MS & the Emotional Stress of Others

The many symptoms of Multiple Sclerosis have a tendency to pop up at the worst moments. Often times, these harsher aspects of our disease rise up because something has triggered them. A situation has conspired with the damaged nerves in our body to make everything feel like it’s falling apart. Our bodies, because of MS, encounter something that causes them to betray us. We can work to minimize some of the more common triggers, like temperature change, illness, and stress. However, there is a subset of stress that can have a profound impact on us, one that we can scarcely control: the emotions of others.

Stress & emotions

Stress is a huge concern for those with Multiple Sclerosis. It not only has the ability to make symptoms that may typically seem dormant rise to the surface, but has also been known to trigger full on exacerbations in some people. One of the many types of stress that those with MS have to deal with is one brought on by their own emotions. MS can bring on an assortment of emotional issues, including anxiety, mood swings, and depression. The emotional aspects of MS are not always understood and can be triggered by the disease itself or even the way we emotionally handle it. The emotional issues that come with MS are so prevalent that the National MS Society has even produced a brochure on the subject in an effort to raise awareness.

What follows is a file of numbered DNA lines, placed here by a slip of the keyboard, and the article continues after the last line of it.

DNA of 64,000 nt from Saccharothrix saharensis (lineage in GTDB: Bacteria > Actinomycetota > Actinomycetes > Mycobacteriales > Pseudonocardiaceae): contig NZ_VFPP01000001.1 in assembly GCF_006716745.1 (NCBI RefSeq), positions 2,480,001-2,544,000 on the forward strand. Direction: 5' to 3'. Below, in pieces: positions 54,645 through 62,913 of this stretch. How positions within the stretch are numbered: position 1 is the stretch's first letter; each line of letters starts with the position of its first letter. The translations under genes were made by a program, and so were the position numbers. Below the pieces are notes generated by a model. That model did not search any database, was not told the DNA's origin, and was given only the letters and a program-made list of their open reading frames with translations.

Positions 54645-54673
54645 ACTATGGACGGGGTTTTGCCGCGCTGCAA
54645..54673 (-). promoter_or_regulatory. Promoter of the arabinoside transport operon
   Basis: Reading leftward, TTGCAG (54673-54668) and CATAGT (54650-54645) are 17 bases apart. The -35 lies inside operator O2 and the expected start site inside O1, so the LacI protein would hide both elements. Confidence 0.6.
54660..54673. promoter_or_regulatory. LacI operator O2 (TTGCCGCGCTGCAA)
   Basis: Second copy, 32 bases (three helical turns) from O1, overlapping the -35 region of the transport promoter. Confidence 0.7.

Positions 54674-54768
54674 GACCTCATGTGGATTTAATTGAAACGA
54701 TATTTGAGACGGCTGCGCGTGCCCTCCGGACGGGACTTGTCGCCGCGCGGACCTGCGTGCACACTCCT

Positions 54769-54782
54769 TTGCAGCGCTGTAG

Breaking the dam

So with stress and emotions already being of concern for people with MS, we have to be on the lookout for another related issue that can pile on to us: the emotions of others. This clearly isn’t an issue for everyone, but for those with a certain amount of empathy, the emotional wellbeing of those around us can be a significant trigger for our MS symptoms. I know that since I have had MS, I am much more sensitive to the moods and emotions of others. If someone is acting a way I deem angry or extremely sad, that has an effect on me. I hate admitting that, but it’s true. While I touched on that briefly in my article about toxic people, I think it needs to be said that this can be an issue that occurs with people that we don’t typically consider “toxic”. Being around people that are extremely and frequently emotional can have a negative effect on our illness. As we are already trying to keep our head together and keep our own emotions in check, experiencing someone else’s can be enough to break the dam. Emotions are extremely contagious.

You can’t help everyone

Something I try to remind myself of is that I can’t help everyone, I can’t be everything to everyone, not without sacrificing my own wellbeing. That’s something that is true for everyone, regardless of the presence of disease. However, our illness can make our tipping point much easier to reach. As they say, you can’t help someone if you can’t help yourself. It reminds me of someone trying to rescue a swimmer stuck in a riptide, only to get caught themselves. That happens to me a lot when it comes to others’ emotions. I think the real key to surviving the emotions of others is to simply be aware of how they can have an impact on you. Be careful to not get sucked in, and if you start to, be willing to excuse yourself (our disease offers many reasons to excuse ourselves, without calling the other person too emotional).

This article represents the opinions, thoughts, and experiences of the author; none of this content has been paid for by any advertiser. The team does not recommend or endorse any products or treatments discussed herein. Learn more about how we maintain editorial integrity here.

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